The morning came and went with no sign of the tent delivery and Mommy was resigned to spend the early afternoon in the nursery while our young David Copperfield refused to lie down in his crib. Finally, as the light slowly faded from the sky, the doorbell rang and we all rushed to receive the blessed package that promised our deliverance. With tears of joy in her eyes, Mommy marched up to the room and assembled the crib tent, not even bothering me from my work at my desk down the hall. I breathed a sigh of relief knowing that things would be getting to normal again. But when I heard her shriek a short time later, I knew that all was for naught as the long-awaited crib tent did not fit. Alas, it wasn’t designed for a convertible crib. And we were back to where we started.

 I was then given immediate instructions to break out the drill and screw drivers and take his crib railing down and convert it into the toddler bed. Never mind that we had planned to wait much longer to move him out of his crib, I was told. Desperate times called for desperate measures! So after about 30 minutes of rounding up the right crib parts and removing and replacing a half dozen screws and bolts, I announced that the new bed was ready. With much pageantry, we brought the blessed child up to his room to inspect his “new big boy bed”, to which he laughed and began climbing on and off of the mattress. We breathed a nervous sigh of relief, convincing ourselves that this would surely work and make him (us) happy.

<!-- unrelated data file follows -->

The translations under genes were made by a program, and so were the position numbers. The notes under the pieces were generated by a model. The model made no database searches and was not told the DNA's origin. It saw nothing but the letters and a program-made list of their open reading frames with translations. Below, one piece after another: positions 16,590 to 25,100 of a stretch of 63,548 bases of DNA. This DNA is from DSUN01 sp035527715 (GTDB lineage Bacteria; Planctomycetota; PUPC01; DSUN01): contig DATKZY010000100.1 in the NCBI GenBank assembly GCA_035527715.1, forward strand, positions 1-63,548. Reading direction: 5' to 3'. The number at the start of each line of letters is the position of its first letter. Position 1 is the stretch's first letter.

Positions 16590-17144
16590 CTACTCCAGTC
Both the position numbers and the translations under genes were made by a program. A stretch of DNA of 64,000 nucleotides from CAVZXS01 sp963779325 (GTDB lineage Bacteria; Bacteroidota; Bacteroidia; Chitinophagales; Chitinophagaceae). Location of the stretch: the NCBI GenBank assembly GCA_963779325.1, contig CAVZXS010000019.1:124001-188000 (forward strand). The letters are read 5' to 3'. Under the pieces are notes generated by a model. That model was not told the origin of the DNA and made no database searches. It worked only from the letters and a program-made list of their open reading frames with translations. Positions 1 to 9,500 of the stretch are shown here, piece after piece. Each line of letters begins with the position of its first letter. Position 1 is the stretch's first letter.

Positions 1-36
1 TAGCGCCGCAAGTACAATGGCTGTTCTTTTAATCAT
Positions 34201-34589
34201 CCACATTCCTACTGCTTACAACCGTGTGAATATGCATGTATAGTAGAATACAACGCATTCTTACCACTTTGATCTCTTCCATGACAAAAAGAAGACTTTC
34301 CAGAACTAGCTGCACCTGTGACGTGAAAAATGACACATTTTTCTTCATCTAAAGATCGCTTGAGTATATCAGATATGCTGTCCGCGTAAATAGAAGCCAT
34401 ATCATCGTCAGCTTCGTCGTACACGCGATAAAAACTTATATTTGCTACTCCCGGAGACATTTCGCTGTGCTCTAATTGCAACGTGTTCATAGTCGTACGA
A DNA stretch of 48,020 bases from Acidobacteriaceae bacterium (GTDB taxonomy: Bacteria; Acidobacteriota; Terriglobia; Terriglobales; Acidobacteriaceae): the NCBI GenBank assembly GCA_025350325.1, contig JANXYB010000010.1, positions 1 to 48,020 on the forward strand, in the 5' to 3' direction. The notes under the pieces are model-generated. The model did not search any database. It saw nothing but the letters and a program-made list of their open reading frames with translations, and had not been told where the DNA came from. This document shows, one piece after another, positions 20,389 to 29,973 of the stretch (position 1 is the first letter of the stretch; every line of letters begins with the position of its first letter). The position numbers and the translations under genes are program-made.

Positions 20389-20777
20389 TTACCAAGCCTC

We put the boys to bed that night with high expectations. Even as he got up every few minutes and poked his little face out from behind the door, we reasoned that this was natural for the first time in this type of bed.  We’d (lovingly) scold him and place him back in his bed. “This is your new bed buddy,” I told him. “Dada…Up…Now!” he shouted back. This didn’t look promising. I’ll spare the back and forth other than to say that Mommy spent most of the night lying on the floor on a few blankets next to his bed and arose none-too-happy the next day.

Mommy was (conveniently) out with her girlfriends the next evening, so Daddy was in charge of wrangling the child into his bed. He actually stayed put and quiet until around 10:00 when I got ready for bed and put a gate up in his doorway to keep him from exploring the house during the night. I drifted off, suspecting that I heard him fumbling around in his room and with the gate at his door, but I wasn’t overly concerned since he was gated. Around 11:30, I heard Mommy come home only to let out a gasp when she reached the top of the stair. Our son’s blond hair and pale face was staring out from his doorway, like a ghost faintly illuminated by the bathroom nightlight across the hall. Half asleep, he looked like a weary sentry keeping guard at his post, clutching his “Bah-boom” as his only defense.